On 4 December last year, the Morrison government, with the disgraceful support of Tasmanian Senator Jacqui Lambie, finally managed to repeal the Medevac legislation.
After a bizarre, self-indulgent, tearful speech, Lambie’s vote put an end to the legislation that had allowed doctors to recommend the transfer of sick refugees from Manus and Nauru to Australia.
Lambie claimed she had put a secret proposal to the government; a claim the government itself vehemently denied.
Without a trace of irony that she was referring to herself, Lambie told the Senate that, “everybody who refers to national security as a reason to keep something secret is a ‘lying cynical bum’ and they are probably right most of the time.” We should remember her words.
In the nine months of the Medevac legislation, around 180 people have been transferred for medical treatment. But the fate of those still on Nauru or in PNG is now back under the control of Dutton and Morrison.
People who the government itself had approved for medical transfer will only get treatment at the whim of their jailers. The government had approved more than 30 people on Nauru for transfer to Australia; but since the Medevac repeal just one person has been transferred.
Onshore no different
There are now many more people from Manus and Nauru in Australia than are being held offshore. That’s a tribute to the campaign—but most of those transferred under Medevac are being kept in detention in Australia.
Around 160 people are in detention centres or hotels in Brisbane and Melbourne. The first people transferred under Medevac have now been in detention almost a year. The initial hopes for freedom have turned into despair.
But, just before Christmas, Grandmothers for Refugees and supporters held a carol-singing protest outside the Mantra Hotel in Melbourne to highlight their situation.
Complaints to Border Force are fobbed off with the standard reply that, “All people in immigration detention have access to medical care as required.” But that’s a lie. For one Iranian refugee brought from Manus to Australia for dental treatment and abscesses in his mouth, the treatment offered was to pull his teeth out. Fahad told SBS that he has had three courses of antibiotics but the abscesses are no better.
Onshore detention needs more attention in the run-up to the Palm Sunday refugee rallies on 5 April. Brisbane’s Refugee Action Collective is planning a protest at the BITA detention centre on Saturday 8 February.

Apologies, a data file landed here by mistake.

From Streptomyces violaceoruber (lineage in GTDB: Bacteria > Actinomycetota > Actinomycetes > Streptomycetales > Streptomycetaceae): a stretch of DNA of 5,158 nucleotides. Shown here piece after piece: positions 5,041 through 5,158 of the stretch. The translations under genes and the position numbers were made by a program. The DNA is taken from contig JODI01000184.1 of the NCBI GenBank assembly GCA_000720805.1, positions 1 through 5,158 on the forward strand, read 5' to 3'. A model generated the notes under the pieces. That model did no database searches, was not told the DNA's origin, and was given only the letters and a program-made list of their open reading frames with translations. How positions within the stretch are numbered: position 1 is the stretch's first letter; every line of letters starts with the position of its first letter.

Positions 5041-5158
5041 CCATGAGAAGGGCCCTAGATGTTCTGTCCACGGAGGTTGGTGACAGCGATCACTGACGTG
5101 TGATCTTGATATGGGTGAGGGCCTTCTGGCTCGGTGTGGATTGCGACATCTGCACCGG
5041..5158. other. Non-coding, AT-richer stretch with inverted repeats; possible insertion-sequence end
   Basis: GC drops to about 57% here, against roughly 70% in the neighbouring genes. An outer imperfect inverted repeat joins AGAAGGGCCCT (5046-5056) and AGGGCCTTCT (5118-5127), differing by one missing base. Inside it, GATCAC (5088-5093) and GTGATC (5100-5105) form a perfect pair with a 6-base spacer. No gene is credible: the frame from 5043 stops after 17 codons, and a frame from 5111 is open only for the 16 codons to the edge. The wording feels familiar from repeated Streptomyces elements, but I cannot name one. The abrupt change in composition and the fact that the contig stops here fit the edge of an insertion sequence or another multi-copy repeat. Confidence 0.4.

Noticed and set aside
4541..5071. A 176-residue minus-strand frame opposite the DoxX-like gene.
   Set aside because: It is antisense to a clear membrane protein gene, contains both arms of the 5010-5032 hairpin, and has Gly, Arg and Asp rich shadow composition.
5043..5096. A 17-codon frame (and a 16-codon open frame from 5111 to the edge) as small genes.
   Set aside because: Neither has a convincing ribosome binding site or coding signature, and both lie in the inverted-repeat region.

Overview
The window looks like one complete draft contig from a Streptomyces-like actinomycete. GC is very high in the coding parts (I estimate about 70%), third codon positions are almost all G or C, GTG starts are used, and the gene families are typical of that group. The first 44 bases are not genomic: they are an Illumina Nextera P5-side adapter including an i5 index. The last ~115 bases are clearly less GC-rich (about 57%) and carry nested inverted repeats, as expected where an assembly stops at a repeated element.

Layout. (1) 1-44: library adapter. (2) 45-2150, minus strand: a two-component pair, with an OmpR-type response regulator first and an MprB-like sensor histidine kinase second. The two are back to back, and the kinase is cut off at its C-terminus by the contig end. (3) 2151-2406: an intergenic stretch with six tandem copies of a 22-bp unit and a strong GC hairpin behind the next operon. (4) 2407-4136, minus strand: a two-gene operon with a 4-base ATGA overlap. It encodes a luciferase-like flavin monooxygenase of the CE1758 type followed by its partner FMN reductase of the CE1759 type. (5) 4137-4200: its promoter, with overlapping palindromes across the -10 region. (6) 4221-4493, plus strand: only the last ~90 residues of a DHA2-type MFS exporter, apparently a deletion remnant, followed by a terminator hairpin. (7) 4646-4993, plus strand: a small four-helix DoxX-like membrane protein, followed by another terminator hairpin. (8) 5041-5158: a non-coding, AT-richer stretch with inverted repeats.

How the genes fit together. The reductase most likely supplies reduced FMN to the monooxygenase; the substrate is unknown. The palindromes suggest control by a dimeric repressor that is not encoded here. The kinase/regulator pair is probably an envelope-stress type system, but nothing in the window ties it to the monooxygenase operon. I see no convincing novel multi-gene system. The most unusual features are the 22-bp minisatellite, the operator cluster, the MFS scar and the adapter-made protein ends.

Official Border Force correspondence says that, “Once transferees no longer need to be in Australia for the temporary purpose for which they were brought (medical treatment), they are expected to return to a regional processing country.” Yet the government knows that no one going to be sent back to PNG or Nauru. It is going to be up to the refugee campaign to make sure that they are not that they are not victims of indefinite detention in Australia.
Refugees and asylum seekers in PNG and Nauru are into their seventh year of offshore hell. There are still around 400 people there without a future.
In January, nine more people left from Port Moresby to be resettled in the US. But over 50 refugees accepted by the US are still waiting, some of them for 12 months.
Others are waiting—it seems forever—for final interviews. But as has been said so often before, even when US resettlement is finally concluded, hundreds of people will be left in PNG and Nauru.
Nothing has been resolved. Refugees and asylum seekers have been distributed around several hotels in Port Moresby but with no future, the mental health crisis grows worse. In Nauru, the government wants to keep every dollar of detention money flowing from Australia, and systematically blocks the transfer of refugees for medical treatment.
Onshore the injustice of temporary protection visas (TPVs) leaves refugees who arrived by boat without their families and without a future. Many of them are required to re-apply for TPVs will find the system has set them up to be rejected.
Meanwhile the government has spent over $100 million to keep Christmas Island operational to keep Priya, Nades and their two children, the Tamil family from Biloela, away from legal help and their supporters.
As long as refugees are denied support and permanent protection, and as long as offshore detention remains the underpinning of Australia’s border protection regime, the demands to “Close the camps, and Bring them Here” are as crucial as ever.
By Ian Rintoul